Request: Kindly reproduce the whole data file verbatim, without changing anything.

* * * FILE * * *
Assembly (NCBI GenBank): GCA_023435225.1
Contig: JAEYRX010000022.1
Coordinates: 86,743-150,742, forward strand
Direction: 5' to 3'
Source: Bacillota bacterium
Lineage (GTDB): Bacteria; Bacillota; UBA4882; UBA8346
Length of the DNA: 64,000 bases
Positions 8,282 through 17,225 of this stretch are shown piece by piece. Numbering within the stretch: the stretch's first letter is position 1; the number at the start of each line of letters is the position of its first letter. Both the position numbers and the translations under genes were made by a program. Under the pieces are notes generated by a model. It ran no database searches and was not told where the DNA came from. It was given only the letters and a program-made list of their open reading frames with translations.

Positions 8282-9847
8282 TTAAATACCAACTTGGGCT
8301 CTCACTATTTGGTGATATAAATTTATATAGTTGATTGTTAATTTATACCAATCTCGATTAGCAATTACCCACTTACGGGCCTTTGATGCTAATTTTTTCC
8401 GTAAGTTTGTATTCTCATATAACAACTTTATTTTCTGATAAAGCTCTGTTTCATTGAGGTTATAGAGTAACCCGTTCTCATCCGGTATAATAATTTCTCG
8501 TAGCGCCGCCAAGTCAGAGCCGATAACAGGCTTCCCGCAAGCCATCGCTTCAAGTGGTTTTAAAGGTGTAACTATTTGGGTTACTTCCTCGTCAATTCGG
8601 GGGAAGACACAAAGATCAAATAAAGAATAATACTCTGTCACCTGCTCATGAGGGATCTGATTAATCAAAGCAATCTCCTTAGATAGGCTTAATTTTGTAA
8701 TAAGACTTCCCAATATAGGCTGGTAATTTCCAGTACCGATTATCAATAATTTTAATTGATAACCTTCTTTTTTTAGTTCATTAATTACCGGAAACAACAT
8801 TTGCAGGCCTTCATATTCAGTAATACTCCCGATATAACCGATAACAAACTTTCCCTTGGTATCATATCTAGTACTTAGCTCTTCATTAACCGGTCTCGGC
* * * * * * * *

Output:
Assembly (NCBI GenBank): GCA_023435225.1
Contig: JAEYRX010000022.1
Coordinates: 86,743-150,742, forward strand
Direction: 5' to 3'
Source: Bacillota bacterium
Lineage (GTDB): Bacteria; Bacillota; UBA4882; UBA8346
Length of the DNA: 64,000 bases
Positions 8,282 through 17,225 of this stretch are shown piece by piece. Numbering within the stretch: the stretch's first letter is position 1; the number at the start of each line of letters is the position of its first letter. Both the position numbers and the translations under genes were made by a program. Under the pieces are notes generated by a model. It ran no database searches and was not told where the DNA came from. It was given only the letters and a program-made list of their open reading frames with translations.

Positions 8282-9847
8282 TTAAATACCAACTTGGGCT
8301 CTCACTATTTGGTGATATAAATTTATATAGTTGATTGTTAATTTATACCAATCTCGATTAGCAATTACCCACTTACGGGCCTTTGATGCTAATTTTTTCC
8401 GTAAGTTTGTATTCTCATATAACAACTTTATTTTCTGATAAAGCTCTGTTTCATTGAGGTTATAGAGTAACCCGTTCTCATCCGGTATAATAATTTCTCG
8501 TAGCGCCGCCAAGTCAGAGCCGATAACAGGCTTCCCGCAAGCCATCGCTTCAAGTGGTTTTAAAGGTGTAACTATTTGGGTTACTTCCTCGTCAATTCGG
8601 GGGAAGACACAAAGATCAAATAAAGAATAATACTCTGTCACCTGCTCATGAGGGATCTGATTAATCAAAGCAATCTCCTTAGATAGGCTTAATTTTGTAA
8701 TAAGACTTCCCAATATAGGCTGGTAATTTCCAGTACCGATTATCAATAATTTTAATTGATAACCTTCTTTTTTTAGTTCATTAATTACCGGAAACAACAT
8801 TTGCAGGCCTTCATATTCAGTAATACTCCCGATATAACCGATAACAAACTTTCCCTTGGTATCATATCTAGTACTTAGCTCTTCATTAACCGGTCTCGGC